In this case, Mr. Bakash contended that he was wrongly removed as a named inventor on a patent. In 2006, when CIPO asked for evidence that Probiohealth was the legal representative of the inventors, one inventor assigned his rights, while Baksh refused. Probiohealth then removed those claims it thought were relevant to Mr. Baksh’s contribution. Mr. Baksh filed the removed claims as a divisional. That divisional was originally refused, but upheld on judicial review (summary here).
Probiohealth asked the Commissioner to remove Mr. Baksh as an inventor and the Commissioner agreed. Mr. Baksh challenged that decision on the basis that it was not supported by affidavit evidence. That challenge was eventually settled. However, Probiohealth then filed a second request to remove Mr. Baksh, this time supported by an affidavit of the other inventor. The Commissioner again removed Mr. Baksh. Mr. Baksh challenged that decision by both appeal and judicial review in the within case.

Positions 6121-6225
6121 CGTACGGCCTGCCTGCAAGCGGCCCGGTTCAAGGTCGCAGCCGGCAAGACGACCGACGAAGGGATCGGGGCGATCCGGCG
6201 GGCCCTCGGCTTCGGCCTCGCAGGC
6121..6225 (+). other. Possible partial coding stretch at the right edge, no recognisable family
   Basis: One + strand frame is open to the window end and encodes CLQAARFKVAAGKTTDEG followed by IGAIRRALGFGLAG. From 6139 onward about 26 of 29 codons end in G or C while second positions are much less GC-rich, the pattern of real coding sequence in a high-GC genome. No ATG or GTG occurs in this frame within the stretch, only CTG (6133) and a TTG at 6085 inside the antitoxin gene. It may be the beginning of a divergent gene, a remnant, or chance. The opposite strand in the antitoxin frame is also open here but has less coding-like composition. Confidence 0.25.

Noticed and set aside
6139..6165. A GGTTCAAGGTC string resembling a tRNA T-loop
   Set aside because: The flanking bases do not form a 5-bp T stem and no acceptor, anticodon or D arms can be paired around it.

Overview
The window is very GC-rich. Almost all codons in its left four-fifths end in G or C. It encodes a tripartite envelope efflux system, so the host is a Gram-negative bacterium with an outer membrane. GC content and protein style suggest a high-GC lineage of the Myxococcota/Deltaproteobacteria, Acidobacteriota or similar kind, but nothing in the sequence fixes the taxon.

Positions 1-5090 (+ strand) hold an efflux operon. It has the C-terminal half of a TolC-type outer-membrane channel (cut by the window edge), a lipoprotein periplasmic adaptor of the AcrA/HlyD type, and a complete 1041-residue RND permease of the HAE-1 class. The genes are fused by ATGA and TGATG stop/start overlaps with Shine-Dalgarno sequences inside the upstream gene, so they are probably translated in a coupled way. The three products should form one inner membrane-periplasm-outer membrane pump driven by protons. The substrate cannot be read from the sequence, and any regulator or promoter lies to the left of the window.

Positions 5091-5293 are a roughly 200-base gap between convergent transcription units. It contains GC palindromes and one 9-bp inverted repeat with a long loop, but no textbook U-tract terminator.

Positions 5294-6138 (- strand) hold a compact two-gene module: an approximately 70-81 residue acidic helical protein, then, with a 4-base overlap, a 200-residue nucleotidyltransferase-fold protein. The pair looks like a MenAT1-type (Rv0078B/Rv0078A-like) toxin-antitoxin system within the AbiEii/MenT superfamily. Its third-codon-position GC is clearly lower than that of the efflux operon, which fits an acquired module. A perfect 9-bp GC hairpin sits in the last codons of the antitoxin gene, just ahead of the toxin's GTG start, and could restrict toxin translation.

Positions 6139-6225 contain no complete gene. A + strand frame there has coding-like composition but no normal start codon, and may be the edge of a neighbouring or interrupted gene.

The Court held that only parties to the original decision can appeal it. Thus, the proper course of action in this case is judicial review. Furthermore, the Court held that only evidence before the decision-maker can be considered on an application for judicial review. Thus Mr. Baksh’s affidavit from the previous judicial review, and the subsequent cross-examination were not considered. The Court held that the Commissioner was not estopped from removing Mr. Baksh as an inventor due to the previous settlement agreement, as in the previous case, it was clear that the settlement was because there was no affidavit evidence, not because the Commissioner was convinced that Mr. Baksh was an inventor. Furthermore, the Court held there was no unfairness to Mr. Baksh in not giving him an opportunity to make submissions in response to Probiohealth’s request. Finally, the Court held that the Commissioner’s decision was not unreasonable and dismissed the application.